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HEALTH CONSULTATION

WASHINGTON STATE UNIVERSITY
LONG BEACH RESEARCH AND EXTENSION UNIT
LONG BEACH, PACIFIC COUNTY, WASHINGTON

March 20, 2003

Prepared by:

Washington State Department of Health
Under a Cooperative Agreement with the
Agency for Toxic Substances and Disease Registry


TABLE OF CONTENTS

GLOSSARY

BACKGROUND AND STATEMENT OF ISSUES

DISCUSSION

CHILD HEALTH INITIATIVE

CONCLUSIONS

RECOMMENDATIONS

PUBLIC HEALTH ACTION PLAN

PREPARER OF REPORT

REFERENCES

CERTIFICATION


GLOSSARY

Acute:
Occurring over a short time [compare with chronic].


Agency for Toxic Substances and Disease Registry (ATSDR):
The principal federal public health agency involved with hazardous waste issues, responsible for preventing or reducing the harmful effects of exposure to hazardous substances on human health and quality of life. ATSDR is part of the U.S. Department of Health and Human Services.


Chronic:
Occurring over a long time (more than 1 year) [compare with acute].


Comparison value (CV):
Calculated concentration of a substance in air, water, food, or soil that is unlikely to cause harmful (adverse) health effects in exposed people. The CV is used as a screening level during the public health assessment process. Substances found in amounts greater than their CVs might be selected for further evaluation in the public health assessment process.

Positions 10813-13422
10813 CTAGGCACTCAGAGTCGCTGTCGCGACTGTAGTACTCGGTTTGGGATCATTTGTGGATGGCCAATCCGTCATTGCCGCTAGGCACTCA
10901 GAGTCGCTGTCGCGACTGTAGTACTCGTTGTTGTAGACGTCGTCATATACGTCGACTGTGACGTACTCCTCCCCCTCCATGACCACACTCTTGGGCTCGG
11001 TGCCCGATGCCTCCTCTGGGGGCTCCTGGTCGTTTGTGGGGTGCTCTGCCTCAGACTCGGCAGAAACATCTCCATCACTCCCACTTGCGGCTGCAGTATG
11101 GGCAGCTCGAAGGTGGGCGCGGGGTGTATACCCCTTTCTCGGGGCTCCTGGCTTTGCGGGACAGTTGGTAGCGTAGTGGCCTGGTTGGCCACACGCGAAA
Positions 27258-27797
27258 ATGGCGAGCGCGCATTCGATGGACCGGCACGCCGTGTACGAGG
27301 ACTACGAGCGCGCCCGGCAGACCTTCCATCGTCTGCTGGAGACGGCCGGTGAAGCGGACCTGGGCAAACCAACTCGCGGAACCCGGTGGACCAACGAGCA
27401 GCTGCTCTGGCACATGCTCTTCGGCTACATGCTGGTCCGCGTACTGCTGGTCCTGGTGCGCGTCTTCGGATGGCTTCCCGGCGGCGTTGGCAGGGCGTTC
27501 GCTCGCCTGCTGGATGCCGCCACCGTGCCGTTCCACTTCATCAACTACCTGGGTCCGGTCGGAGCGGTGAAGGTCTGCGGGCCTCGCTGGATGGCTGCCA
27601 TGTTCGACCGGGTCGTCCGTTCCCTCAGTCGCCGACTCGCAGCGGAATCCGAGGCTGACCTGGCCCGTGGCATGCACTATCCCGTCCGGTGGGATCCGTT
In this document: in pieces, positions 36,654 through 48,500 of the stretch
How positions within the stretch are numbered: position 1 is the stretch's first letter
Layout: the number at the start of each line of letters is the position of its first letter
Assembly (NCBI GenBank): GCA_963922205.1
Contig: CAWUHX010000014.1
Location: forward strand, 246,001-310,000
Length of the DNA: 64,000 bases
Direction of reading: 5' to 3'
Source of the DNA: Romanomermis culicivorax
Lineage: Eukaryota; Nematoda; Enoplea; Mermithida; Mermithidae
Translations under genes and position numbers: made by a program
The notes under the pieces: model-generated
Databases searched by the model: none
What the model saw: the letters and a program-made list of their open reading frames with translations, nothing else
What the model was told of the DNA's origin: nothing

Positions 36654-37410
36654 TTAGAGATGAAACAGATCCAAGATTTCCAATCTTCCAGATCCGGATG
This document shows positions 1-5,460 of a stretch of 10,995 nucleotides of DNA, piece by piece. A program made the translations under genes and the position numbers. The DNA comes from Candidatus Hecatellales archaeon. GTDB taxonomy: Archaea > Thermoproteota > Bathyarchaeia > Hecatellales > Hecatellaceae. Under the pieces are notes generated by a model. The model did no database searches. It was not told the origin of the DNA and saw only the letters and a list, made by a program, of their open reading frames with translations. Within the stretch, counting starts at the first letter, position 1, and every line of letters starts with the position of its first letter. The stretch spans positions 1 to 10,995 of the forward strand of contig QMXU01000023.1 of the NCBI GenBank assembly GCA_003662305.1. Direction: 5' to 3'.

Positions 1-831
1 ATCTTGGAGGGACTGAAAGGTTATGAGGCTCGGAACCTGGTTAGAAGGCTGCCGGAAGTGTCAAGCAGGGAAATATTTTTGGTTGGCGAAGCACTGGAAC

Concentration:
The amount of a substance present in a certain amount of soil, water, air, food, blood, hair, urine, breath, or any other media.


Contaminant:
A substance that is either present in an environment where it does not belong or is present at levels that might cause harmful (adverse) health effects.


Dermal Contact:
Contact with (touching) the skin [see route of exposure].


Dose:
The amount of a substance to which a person is exposed over some time period. Dose is a measurement of exposure. Dose is often expressed as milligram (amount) per kilogram (a measure of body weight) per day (a measure of time) when people eat or drink contaminated water, food, or soil. In general, the greater the dose, the greater the likelihood of an effect. An "exposure dose" is how much of a substance is encountered in the environment. An "absorbed dose" is the amount of a substance that actually got into the body through the eyes, skin, stomach, intestines, or lungs.


Environmental Media Evaluation Guide (EMEG):
A concentration in air, soil, or water below which adverse non-cancer health effects are not expected to occur. The EMEG is a comparison value used to select contaminants of potential health concern and is based on ATSDR's minimal risk level (MRL).


Environmental Protection Agency (EPA):
United States Environmental Protection Agency.


Exposure:
Contact with a substance by swallowing, breathing, or touching the skin or eyes. Exposure may be short-term [acute exposure], of intermediate duration, or long-term [chronic exposure].


Exposure pathway: